The aviation industry has been warned about the possibility of flight disruptions caused by activity at Iceland’s largest volcano system.
Intense seismic tremors have been recorded at Iceland’s Bardarbunga volcano for the past three days, although there are no signs yet of an eruption.
Iceland’s Met Office has raised the risk level to the aviation industry to orange – the fourth level on a five-level scale.
Police and the country’s civil protection service have also closed roads and started an evacuation of highland areas north of the volcano as a precaution.
The Met Office said in a statement that the strongest earthquake in the region since 1996 was recorded early on Monday.
It said: “As evidence of magma movement shallower than 10km (6.2 miles) implies increased potential of a volcanic eruption, the Bardarbunga aviation colour code has been changed to orange.
“Presently there are no signs of eruption, but it cannot be excluded that the current activity will result in an explosive sub-glacial eruption, leading to an outburst flood and ash emission.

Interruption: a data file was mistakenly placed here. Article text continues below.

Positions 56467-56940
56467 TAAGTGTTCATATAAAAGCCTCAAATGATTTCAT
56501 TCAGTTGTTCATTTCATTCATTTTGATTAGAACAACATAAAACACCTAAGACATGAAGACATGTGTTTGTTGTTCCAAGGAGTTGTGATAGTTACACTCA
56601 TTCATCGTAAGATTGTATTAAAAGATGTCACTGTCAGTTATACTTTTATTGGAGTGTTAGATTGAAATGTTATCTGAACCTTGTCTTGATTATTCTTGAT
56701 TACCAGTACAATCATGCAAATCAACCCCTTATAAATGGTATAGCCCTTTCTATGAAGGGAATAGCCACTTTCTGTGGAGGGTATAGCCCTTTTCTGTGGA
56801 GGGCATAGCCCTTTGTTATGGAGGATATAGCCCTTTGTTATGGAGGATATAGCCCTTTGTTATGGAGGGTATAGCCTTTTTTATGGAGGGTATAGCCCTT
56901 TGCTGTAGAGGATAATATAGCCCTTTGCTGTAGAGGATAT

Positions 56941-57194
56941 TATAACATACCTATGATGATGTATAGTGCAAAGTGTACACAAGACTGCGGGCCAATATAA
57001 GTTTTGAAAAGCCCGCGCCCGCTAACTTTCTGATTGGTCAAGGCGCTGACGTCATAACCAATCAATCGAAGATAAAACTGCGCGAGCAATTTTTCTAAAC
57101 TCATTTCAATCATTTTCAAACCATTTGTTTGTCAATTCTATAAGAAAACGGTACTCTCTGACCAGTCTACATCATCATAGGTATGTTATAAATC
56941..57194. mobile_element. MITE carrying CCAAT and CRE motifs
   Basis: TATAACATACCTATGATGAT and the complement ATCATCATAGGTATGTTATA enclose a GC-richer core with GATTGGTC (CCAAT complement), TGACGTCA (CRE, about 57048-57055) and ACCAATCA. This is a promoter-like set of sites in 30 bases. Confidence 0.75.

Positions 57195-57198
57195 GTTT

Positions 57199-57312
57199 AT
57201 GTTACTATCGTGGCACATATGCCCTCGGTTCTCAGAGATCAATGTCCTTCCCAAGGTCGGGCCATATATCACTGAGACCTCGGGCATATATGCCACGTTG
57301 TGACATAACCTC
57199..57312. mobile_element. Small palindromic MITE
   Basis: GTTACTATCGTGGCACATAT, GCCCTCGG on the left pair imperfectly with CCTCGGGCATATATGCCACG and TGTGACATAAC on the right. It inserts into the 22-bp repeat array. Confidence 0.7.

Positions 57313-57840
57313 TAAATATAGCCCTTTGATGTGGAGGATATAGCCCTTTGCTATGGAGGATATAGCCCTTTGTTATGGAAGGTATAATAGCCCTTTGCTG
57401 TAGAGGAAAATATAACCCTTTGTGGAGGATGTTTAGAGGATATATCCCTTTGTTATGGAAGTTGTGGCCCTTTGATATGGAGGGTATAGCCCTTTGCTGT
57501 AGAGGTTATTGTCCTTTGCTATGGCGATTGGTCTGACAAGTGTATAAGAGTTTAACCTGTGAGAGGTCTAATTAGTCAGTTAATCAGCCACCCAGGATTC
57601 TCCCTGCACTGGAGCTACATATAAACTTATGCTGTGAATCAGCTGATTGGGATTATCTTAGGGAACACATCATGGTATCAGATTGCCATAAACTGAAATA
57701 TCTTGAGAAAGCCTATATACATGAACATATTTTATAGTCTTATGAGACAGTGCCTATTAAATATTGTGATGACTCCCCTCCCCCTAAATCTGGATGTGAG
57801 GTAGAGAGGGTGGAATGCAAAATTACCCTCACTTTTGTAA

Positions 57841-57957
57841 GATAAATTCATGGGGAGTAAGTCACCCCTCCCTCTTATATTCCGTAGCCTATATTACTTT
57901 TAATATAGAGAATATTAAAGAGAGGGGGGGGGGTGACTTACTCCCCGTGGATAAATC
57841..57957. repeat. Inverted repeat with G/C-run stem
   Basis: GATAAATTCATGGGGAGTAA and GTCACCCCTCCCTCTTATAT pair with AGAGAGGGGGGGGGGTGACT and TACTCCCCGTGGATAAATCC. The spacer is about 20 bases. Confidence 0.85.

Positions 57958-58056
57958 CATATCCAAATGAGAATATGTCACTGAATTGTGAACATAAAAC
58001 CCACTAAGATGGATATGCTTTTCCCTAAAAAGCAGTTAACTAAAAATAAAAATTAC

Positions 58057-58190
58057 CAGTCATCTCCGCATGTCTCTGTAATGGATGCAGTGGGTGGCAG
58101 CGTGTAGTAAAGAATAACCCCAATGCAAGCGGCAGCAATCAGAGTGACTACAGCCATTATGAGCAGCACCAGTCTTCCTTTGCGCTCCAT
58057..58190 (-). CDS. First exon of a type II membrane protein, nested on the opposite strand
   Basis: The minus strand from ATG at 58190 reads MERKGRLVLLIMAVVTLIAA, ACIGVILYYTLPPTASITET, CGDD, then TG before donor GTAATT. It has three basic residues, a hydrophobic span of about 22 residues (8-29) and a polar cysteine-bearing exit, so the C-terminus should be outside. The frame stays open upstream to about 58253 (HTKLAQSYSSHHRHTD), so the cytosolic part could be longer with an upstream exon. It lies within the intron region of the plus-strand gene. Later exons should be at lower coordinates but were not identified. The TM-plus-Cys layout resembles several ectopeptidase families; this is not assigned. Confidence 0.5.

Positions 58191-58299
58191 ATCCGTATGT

“The situation is monitored closely.”
In 2010 an ash cloud caused by the eruption of Iceland’s Eyjafjallajokull volcano shut down much of Europe’s airspace for six days.
More than 10 million people were affected by the event.
Bardarbunga is Iceland’s largest volcanic system. It is located under the ice cap of the Vatnajokull glacier, in the country’s south-west.
Met Office seismologist Martin Hensch said the risk of any disruptive ash cloud similar to the one in 2010 would depend on several factors, including how high any ash coming from the volcano would be thrown.
He added that the biggest risk in Iceland would be caused by flood waves from an eruption beneath the glacier.